And the Bluebook isn't the only thing Posner has a problem with. In a recent post on Slate, the judge took aim at legal academics, the Supreme Court, and even the Constitution.

One of the world's greatest athletes passed away last weekend. Muhammad Ali, the three time world boxing champ, died on Saturday at the age of 74. Ali was more than just a thrilling boxer, he was an icon, a justifiably self-confident braggart, a war resister, and a civil rights advocate. And for a celebrity athlete, he had a closer connection to the law than many. His death came just shy of the 45th anniversary of the Supreme Court decision overturning his conviction for draft evasion.

Here's what lawyers can learn from his life and passing.

America is obsessed with where transgender people poop. In March, North Carolina made it a crime for anyone to use a bathroom that doesn't correspond to their sex at birth -- ostensibly to fight off the non-existent plague of predatory men in dresses lurking behind the commode. That set off a showdown with the Department of Justice over what rights are afforded transgender people, who simply want to pee in peace. Just yesterday, the Fourth Circuit urged a quick appeal to the Supreme Court in a case over transgender bathroom access.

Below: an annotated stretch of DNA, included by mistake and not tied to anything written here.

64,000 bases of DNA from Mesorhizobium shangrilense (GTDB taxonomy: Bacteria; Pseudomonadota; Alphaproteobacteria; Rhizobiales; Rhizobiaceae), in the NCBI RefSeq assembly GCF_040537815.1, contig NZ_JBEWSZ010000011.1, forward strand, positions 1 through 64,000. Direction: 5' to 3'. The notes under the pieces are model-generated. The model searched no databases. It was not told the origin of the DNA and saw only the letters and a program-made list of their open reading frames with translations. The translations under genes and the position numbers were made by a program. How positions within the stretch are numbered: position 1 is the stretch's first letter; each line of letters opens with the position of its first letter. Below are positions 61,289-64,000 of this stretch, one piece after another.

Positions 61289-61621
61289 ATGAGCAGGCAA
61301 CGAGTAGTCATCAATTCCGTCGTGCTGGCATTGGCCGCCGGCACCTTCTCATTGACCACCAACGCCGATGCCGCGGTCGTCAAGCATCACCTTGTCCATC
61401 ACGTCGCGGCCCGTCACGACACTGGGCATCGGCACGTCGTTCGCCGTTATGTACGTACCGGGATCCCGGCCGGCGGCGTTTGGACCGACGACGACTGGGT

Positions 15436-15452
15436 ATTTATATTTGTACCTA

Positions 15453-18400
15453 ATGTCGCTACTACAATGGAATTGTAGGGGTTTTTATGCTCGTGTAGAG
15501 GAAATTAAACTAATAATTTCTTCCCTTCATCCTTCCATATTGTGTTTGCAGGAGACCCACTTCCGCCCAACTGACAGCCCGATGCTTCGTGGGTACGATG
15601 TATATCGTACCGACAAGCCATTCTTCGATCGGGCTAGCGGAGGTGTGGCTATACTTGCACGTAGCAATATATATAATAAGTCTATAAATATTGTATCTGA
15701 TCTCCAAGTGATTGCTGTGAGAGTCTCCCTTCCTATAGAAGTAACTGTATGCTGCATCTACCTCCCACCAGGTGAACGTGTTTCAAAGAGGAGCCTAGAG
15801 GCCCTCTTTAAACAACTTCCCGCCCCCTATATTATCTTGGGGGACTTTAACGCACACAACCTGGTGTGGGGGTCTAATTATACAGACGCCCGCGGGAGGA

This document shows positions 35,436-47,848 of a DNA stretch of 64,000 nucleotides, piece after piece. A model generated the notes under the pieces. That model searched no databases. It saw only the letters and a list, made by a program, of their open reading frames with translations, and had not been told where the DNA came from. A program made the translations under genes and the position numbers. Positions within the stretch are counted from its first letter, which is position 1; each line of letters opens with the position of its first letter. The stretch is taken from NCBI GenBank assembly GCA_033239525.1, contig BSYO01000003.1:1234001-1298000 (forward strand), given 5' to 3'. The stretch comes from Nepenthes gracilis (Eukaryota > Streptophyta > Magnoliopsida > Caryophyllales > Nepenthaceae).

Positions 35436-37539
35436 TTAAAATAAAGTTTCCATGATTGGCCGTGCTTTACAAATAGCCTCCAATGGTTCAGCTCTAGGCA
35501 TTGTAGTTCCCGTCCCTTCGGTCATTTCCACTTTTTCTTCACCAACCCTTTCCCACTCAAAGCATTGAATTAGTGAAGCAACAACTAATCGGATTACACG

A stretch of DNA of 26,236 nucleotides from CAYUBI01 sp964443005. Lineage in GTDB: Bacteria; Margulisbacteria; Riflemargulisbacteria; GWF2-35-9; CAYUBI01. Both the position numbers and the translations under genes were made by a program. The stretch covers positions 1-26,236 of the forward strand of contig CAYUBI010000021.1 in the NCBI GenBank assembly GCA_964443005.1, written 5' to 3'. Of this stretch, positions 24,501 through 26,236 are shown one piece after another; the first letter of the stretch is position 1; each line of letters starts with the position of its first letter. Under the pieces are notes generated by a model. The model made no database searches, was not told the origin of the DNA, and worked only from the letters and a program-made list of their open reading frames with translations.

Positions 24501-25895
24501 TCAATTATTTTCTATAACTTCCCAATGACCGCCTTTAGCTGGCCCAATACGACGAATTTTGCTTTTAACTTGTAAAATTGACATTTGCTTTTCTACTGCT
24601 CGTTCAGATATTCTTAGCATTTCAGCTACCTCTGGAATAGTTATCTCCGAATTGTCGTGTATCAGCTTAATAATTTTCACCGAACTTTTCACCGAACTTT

But as the fight over trans rights enters courtrooms across the nation, only one judge can speak from her own personal experience. Phyllis Randolph Frye is an associate judge in Houston's municipal courts and the first openly transgender judge in the country. She recently sat down with the ABA Journal to discuss the latest front in transgender rights: the bathroom.

The American Bar Association is currently considering amending the Model Rules on attorney misconduct to make "discrimination and harassment" a professionally punishable offense. That's great, right? After all, pretty much no one is for discrimination and harassment.

Except the wording of the proposed amendment has many attorneys up in arms -- particularly over the inclusion of on "socioeconomic status." Here's why.